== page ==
I thought you were dead
I got into business back in 2003 I believe it was.
Back then (and over the ten years that followed), it was “easy” to build an online presence (or maybe it was just easy to find your scene). Yes, I think that’s it—it was easy to find your scene.
“Our ability to survive, to be calm, to even be happy, to possibly be successful, stems entirely from the quality of the people you surround yourself with. Surround yourself with creative, smart, good, honest people and good things will happen. You are your scene.” —James Altucher
I found my scene over those ten years.
(Many more who I know I’m forgetting.)
Back then, these were just regular blogs (with a small b). Regular people. Regular dreamers. Hanging out. Doing their work. All trying to find community. All trying to figure it out. And all trying to make a difference.
It was easy to find people—and find other people who were interested in growing, collaborating, spending time together, tackling similar problems, and helping each other out.
It was a fun time to be in business.
I was young then, only in my early- to mid-twenties, so I had no idea what I was doing—and when I said “easy” earlier, I really did just mean at finding a scene, because the work (always true) was hard. Figuring it out was hard. Rowing the boat was hard. Navigating and course-correcting was hard. Nothing’s changed there.
I got out of business for a while. I still did a few projects here and there, but mostly I avoided it (and writing) for four or five years. When I decided to get back in the arena, things had changed.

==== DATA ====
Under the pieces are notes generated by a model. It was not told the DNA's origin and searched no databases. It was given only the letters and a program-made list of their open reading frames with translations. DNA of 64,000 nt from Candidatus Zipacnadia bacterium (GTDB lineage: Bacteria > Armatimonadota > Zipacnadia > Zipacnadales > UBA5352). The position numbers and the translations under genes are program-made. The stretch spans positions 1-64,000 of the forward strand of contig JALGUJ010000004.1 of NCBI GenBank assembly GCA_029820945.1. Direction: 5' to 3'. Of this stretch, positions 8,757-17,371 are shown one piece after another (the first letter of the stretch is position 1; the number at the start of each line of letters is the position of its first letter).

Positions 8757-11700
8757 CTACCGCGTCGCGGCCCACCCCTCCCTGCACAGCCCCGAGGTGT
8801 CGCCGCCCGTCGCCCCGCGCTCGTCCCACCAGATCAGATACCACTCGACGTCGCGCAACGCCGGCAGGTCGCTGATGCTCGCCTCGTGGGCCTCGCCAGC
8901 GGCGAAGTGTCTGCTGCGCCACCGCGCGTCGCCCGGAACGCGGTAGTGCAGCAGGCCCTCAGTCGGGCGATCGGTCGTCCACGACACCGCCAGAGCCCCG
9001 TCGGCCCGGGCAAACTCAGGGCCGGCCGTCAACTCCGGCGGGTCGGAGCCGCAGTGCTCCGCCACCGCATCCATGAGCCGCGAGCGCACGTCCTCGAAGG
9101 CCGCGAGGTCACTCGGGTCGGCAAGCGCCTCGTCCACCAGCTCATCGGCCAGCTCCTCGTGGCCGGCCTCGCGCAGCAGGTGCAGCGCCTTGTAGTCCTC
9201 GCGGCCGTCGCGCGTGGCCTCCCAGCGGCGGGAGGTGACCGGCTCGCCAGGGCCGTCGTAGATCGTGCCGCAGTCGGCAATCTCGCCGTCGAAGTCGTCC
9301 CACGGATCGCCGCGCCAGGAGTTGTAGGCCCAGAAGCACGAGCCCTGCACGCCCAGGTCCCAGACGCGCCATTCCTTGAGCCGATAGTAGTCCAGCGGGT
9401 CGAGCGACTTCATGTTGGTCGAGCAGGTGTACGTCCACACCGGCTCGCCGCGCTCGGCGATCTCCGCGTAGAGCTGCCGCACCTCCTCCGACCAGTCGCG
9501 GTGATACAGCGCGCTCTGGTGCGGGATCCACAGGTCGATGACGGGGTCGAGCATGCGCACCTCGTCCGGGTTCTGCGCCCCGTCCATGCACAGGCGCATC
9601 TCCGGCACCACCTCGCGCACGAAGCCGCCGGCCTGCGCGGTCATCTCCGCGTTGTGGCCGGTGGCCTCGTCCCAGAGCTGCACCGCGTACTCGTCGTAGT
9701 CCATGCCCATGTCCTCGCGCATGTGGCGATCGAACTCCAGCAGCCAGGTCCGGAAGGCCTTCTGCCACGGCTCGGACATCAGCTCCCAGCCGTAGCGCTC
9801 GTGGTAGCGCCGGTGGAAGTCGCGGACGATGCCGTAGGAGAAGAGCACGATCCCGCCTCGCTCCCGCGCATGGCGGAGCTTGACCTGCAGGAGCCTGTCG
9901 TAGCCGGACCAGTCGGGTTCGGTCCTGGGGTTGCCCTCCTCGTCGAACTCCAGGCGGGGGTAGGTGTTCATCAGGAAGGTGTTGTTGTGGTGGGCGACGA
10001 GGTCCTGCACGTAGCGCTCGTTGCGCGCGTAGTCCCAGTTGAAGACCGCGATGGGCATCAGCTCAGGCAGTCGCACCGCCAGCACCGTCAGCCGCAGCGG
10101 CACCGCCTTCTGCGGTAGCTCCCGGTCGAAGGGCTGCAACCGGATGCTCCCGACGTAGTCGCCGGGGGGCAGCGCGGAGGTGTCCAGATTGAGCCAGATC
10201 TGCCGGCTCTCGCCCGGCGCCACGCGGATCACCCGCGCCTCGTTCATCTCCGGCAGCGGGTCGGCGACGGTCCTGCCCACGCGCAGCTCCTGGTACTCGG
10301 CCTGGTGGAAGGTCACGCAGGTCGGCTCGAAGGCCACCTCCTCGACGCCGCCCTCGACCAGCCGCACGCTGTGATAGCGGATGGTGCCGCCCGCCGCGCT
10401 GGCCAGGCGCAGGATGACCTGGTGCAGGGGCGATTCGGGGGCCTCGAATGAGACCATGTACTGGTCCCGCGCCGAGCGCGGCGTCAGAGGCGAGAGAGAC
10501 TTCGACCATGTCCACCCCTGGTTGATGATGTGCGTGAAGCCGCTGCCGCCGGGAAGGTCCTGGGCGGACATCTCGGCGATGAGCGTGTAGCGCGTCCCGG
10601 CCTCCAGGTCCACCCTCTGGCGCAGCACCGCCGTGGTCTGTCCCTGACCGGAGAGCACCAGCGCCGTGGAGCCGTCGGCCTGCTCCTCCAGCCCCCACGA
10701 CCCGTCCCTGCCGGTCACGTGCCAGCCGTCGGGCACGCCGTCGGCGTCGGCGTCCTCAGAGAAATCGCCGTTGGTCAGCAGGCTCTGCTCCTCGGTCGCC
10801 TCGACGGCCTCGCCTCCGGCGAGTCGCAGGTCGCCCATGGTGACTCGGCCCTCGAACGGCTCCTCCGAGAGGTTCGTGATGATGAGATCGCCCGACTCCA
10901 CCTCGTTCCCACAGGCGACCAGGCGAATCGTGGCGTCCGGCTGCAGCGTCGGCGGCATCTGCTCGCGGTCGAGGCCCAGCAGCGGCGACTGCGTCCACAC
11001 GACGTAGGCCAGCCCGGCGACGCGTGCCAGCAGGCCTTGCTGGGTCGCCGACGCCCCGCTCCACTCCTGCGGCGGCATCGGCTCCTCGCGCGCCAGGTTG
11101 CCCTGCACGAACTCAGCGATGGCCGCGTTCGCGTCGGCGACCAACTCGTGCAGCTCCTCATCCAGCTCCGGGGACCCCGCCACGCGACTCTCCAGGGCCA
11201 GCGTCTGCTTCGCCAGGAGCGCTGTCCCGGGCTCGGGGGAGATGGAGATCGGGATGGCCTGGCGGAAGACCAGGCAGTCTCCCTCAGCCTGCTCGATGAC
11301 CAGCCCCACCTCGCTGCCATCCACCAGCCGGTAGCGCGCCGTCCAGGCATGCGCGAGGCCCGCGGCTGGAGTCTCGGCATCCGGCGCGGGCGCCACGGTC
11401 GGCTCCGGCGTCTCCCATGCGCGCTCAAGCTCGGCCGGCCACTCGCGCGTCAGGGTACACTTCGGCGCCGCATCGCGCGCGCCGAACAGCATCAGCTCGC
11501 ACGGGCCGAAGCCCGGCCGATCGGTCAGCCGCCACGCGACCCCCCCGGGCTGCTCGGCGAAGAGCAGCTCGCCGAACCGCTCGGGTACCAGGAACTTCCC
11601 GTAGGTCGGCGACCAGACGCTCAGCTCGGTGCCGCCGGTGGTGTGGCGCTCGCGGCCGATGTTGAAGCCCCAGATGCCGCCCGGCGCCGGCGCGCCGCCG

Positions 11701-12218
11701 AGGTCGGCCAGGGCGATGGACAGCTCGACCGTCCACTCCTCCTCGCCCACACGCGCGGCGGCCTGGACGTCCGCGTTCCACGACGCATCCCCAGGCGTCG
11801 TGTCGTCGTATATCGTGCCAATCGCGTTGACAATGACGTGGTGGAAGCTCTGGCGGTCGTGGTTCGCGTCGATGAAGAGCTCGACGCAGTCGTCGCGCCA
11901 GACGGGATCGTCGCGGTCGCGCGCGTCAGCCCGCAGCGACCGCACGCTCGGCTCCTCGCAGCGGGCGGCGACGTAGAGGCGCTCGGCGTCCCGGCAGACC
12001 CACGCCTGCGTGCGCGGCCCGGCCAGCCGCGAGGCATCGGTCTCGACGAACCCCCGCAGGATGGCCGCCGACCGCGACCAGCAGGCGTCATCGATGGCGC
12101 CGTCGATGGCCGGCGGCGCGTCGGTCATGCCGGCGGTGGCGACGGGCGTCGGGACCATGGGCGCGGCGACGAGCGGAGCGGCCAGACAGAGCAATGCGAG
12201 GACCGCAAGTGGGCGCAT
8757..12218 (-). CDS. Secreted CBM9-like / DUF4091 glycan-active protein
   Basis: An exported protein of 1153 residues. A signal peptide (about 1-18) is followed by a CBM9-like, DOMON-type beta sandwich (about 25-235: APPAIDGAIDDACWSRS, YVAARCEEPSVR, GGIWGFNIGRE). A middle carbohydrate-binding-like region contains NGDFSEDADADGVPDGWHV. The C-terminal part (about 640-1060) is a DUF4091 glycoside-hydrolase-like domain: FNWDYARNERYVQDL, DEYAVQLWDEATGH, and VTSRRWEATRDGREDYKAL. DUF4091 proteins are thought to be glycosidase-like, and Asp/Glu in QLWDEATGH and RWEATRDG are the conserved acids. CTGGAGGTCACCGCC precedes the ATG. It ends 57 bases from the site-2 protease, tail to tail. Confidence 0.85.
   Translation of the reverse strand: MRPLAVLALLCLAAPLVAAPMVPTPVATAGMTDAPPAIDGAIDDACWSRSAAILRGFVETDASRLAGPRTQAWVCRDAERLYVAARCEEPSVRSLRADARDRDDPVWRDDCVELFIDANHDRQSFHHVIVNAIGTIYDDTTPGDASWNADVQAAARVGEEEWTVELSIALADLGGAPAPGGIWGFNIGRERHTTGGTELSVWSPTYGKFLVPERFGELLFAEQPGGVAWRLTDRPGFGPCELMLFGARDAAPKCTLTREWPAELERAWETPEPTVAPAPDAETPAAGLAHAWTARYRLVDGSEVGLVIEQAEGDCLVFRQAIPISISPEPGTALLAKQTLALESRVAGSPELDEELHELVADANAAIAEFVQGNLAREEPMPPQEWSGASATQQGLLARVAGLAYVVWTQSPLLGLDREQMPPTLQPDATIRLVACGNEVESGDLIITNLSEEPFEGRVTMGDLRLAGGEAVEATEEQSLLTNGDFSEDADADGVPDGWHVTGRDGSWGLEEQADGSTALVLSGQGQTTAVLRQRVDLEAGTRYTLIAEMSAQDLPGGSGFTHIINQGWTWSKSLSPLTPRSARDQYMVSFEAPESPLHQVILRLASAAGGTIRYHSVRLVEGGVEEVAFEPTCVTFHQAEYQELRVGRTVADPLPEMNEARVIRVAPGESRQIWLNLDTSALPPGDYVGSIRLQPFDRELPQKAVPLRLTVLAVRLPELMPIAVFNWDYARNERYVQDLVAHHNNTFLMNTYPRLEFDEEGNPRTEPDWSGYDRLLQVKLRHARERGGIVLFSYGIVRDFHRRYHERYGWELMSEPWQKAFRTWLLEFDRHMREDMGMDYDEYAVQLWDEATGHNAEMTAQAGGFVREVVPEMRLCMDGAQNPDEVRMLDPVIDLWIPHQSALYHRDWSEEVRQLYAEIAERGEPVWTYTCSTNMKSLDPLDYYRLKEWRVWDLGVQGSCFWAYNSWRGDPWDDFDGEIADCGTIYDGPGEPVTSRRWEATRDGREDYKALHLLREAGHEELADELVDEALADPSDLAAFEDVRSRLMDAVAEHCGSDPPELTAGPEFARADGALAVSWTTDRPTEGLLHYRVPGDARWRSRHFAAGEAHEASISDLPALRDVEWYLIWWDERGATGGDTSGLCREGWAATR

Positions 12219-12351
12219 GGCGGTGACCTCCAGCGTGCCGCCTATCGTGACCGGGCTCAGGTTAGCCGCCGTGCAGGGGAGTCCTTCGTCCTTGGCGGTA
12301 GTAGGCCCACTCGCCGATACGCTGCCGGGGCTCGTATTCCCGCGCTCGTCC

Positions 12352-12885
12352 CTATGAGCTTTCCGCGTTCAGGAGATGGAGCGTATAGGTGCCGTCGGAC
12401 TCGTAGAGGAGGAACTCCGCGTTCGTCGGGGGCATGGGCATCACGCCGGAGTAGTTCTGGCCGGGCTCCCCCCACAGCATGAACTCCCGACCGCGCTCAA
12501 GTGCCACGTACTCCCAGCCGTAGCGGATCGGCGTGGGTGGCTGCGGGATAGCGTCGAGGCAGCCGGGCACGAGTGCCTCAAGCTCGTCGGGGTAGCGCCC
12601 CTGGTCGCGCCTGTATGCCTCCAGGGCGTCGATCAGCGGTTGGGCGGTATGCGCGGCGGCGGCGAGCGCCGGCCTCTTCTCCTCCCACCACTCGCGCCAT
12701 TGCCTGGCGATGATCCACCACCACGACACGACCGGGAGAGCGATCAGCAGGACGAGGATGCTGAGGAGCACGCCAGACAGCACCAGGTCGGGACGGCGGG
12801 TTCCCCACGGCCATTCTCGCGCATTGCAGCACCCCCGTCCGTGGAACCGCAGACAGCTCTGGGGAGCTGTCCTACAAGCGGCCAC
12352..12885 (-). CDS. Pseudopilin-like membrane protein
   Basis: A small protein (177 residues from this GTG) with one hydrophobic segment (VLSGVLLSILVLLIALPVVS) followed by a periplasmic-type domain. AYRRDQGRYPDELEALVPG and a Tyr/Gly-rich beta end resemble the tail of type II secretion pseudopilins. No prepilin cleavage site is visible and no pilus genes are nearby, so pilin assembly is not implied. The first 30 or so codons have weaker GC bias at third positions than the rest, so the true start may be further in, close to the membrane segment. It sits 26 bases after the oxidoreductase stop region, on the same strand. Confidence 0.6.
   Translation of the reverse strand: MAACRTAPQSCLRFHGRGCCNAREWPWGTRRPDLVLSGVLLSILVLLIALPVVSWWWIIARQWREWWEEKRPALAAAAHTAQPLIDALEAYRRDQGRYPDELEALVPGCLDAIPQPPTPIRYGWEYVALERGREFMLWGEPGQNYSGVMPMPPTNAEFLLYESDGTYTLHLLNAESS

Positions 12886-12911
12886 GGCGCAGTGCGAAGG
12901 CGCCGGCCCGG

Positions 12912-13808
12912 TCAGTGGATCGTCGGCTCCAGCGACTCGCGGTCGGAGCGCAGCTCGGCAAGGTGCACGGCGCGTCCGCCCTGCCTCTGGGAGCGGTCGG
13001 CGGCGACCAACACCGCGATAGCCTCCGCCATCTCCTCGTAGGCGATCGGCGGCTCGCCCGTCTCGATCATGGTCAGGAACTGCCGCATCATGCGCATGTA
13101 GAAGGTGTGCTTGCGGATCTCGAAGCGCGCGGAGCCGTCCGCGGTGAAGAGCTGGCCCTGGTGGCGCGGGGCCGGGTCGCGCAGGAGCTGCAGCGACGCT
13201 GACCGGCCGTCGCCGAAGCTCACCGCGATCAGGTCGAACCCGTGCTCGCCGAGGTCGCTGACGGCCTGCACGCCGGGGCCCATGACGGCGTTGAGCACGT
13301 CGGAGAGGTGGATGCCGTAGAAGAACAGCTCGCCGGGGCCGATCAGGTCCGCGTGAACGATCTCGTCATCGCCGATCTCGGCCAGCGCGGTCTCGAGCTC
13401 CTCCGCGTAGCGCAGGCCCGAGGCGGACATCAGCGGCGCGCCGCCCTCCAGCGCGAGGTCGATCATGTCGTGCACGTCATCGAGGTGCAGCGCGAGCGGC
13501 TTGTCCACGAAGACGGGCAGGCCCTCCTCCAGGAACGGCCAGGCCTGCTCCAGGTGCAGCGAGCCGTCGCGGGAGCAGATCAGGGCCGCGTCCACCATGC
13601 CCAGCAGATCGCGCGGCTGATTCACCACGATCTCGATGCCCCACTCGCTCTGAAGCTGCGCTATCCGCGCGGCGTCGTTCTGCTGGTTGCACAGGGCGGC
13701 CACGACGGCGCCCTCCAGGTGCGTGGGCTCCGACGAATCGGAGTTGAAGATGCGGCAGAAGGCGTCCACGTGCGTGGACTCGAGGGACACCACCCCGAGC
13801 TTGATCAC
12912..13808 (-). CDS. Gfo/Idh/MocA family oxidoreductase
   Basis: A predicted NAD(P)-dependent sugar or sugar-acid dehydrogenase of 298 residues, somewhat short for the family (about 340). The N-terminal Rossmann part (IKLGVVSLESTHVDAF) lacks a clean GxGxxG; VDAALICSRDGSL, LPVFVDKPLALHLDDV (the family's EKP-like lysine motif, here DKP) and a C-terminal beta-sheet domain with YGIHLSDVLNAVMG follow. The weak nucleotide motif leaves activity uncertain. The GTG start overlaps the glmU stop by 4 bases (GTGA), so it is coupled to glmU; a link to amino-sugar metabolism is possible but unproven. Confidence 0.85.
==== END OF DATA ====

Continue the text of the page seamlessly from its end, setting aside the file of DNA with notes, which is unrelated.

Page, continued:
All of a sudden there were 1.7 billion (with a b) websites out there (compared to 41 million in 2003). And everything had turned into the Superbowl. Mass produced. Mass marketed. Even the “corner blog” seemed different. You could no longer get to know anyone.
I set up a blog or two, but thought, “Has everything changed that much? Is the blog no longer the mothership?” (I wrote about that back in the day—still believe it.) But things were definitely different now. No one was connecting. We were in a new era of swipe and scroll. (How do you make connections like that? Where’s the conversation?)
I felt even more lost than I did back in the early 2000’s. Blogging, social networking, podcasting—I was doing all of these things to meet people, to meet other business owners who actually wanted to grow and build their businesses and connect with other like-minded (and different-minded) folks online. Now, it felt like no one wanted to connect (they just want to scroll and swipe). Not me, I was here to make friends—true, legit, rising-tide friends who wanted to see each other grow and succeed, who actually wanted to know each other and support each other and be friends (for the next ten years).
I was getting more than a little discouraged. I was an old-timer now (apparently), pining away over days past. I could imagine what it must have felt like being seventy-two and having your grandkids give you a computer so that you can get on “the Facebook” back in ‘05. (How do you turn this thing on, much less do anything with it?)
(I thought you were dead!)
Imagine my relief.
Paul’s not dead.
Neither is Tom.
The corner blog is still there. Things have just grown since I was last here. Hard to recognize the place.
Sure, things are different.
But it’s still our town.